Two scientists have each secured $1.5 million grants to support the UAE's efforts to boost cloud seeding and improve water security.
The winners of the fourth grant cycle of the UAE Research Programme for Rain Enhancement Science were selected following a global search, which began with 81 proposals from 378 scientists and researchers affiliated with 159 institutions across 37 countries.
Dr Bradley Baker, of the US-based National Centre for Atmospheric Research, and Dr Luca Delle Monache, from the University of California-San Diego, will use the funds to carry out their three-year research projects, which will include testing in the Emirates.
They were announced as beneficiaries of the grants at an event held at the UAE pavilion at Expo 2020 Dubai on Thursday.
The ceremony was attended by Dr Sultan Al Jaber, Minister of Industry and Advanced Technology, and Faris Mohammed Al Mazrouei, adviser at the Ministry of Presidential Affairs and chairman of the National Centre of Meteorology's board of trustees.
Cloud seeding has been integral to the UAE's drive to boost rainfall in arid desert climates for decades.
Increasing rain is viewed as key to supporting water needs as well as aiding agriculture, allowing the Emirates to be less reliant on food imports and to become self-sufficient.
More than 100 meteorological stations are located across the country, including a network of radars, custom-designed aircraft and a factory to produce high-quality hygroscopic salt flares for seeding.
Using nanomaterials to enhance rain
Dr Roelof Bruintjes, who accepted the award on behalf of Dr Baker, said that their research proposal involves using hygroscopic nanomaterials to enhance rain.
He said the salt flares the UAE currently uses are too small for the types of cloud that are over the country.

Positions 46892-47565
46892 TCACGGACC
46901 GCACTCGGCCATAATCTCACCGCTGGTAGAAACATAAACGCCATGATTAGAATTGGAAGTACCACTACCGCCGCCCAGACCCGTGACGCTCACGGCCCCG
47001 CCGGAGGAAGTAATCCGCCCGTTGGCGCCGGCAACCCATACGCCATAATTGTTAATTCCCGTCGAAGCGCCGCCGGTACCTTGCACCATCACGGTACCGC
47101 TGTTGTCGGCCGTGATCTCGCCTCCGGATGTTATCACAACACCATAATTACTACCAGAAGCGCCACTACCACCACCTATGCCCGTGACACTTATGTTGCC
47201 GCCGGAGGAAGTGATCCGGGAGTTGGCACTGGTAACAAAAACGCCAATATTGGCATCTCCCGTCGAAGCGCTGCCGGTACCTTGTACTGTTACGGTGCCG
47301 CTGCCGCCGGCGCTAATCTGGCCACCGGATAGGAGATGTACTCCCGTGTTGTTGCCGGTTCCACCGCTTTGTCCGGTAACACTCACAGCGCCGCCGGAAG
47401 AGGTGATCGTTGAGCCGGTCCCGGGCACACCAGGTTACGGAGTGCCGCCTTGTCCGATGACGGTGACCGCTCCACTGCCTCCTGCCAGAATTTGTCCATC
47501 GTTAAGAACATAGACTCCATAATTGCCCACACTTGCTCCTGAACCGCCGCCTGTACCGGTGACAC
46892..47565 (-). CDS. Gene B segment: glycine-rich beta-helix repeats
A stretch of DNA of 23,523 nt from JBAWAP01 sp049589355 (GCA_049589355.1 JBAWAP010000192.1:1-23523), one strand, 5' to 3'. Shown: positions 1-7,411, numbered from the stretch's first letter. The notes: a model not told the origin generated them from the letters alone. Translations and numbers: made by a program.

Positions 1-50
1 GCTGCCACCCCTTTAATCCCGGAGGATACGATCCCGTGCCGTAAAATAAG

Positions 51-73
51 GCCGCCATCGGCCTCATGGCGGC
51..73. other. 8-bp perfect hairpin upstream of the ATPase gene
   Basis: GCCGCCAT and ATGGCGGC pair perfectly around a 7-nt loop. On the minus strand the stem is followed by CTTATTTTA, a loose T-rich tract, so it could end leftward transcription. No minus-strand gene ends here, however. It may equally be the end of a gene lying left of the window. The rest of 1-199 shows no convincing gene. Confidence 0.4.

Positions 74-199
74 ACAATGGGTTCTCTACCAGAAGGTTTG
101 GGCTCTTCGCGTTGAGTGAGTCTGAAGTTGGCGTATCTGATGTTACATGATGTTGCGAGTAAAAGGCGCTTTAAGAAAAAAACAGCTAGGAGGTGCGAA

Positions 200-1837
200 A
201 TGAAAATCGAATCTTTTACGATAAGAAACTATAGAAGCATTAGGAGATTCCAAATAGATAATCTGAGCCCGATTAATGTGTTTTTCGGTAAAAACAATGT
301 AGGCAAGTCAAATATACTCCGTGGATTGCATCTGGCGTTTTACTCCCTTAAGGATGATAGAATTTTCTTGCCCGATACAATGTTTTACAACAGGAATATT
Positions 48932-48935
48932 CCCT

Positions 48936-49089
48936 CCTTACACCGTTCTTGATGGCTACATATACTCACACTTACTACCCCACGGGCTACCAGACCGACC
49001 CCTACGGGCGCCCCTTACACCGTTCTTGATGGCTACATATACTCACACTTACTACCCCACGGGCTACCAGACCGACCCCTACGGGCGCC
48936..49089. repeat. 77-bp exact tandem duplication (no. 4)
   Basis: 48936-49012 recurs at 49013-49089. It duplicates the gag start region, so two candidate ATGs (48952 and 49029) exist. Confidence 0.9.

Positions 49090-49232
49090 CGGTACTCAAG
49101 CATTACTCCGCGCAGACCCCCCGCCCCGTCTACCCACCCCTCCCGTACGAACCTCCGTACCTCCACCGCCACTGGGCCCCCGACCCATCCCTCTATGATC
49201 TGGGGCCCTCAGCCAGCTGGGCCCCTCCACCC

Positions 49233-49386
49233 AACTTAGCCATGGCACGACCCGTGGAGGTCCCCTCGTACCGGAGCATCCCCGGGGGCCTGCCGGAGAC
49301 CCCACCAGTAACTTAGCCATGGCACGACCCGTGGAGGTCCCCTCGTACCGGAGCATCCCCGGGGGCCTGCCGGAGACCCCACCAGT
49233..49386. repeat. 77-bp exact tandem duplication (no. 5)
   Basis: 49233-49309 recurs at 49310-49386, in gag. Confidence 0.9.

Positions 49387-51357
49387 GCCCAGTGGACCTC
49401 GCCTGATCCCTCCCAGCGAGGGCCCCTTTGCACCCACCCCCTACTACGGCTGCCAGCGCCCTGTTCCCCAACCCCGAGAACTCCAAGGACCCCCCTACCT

“They are using salt flares, but they are very small. With the nanomaterial, it attracts water more quickly,” he told The National.
“The nanomaterials are salt particles with a nano-layer, tritium chloride, which attracts water more rapidly. Because every crystal in the atmosphere forms on a particle, depending on its size, you get either bigger or smaller droplets.
“We want the droplets and particles to collide quickly, so they become bigger droplets, creating far more efficient rain.”
Scientists at Abu Dhabi’s Khalifa University developed the nanomaterials in the first cycle of the rain enhancement programme.
Dr Bruintjes said his centre would send the nanomaterials into the clouds using an aircraft with a special instrument capable of firing them.
They will perform about 40 to 50 hours of flight time in the summer of 2023 to test the method in the UAE.
The instruments can also measure aerosol particles and droplet size as well as take images of the particles, which will help researchers see the evolution of rainfall in a cloud.
He said measuring ice crystals in the cloud is also important because they can grow bigger than water droplets. Once they melt, they fall down as rain.
Using an artificial intelligence algorithm
Dr Monache’s research proposal involves developing a prototype artificial intelligence algorithm that would predict possibilities of rainfall.
“We use information coming from satellite data, radars and numerical weather predictions. We blend all of this information together to come up with the estimates,” Dr Monache said.
“At the end of the three years, one of the main deliverables would be a prototype of a predictive capability based on algorithms that we develop.”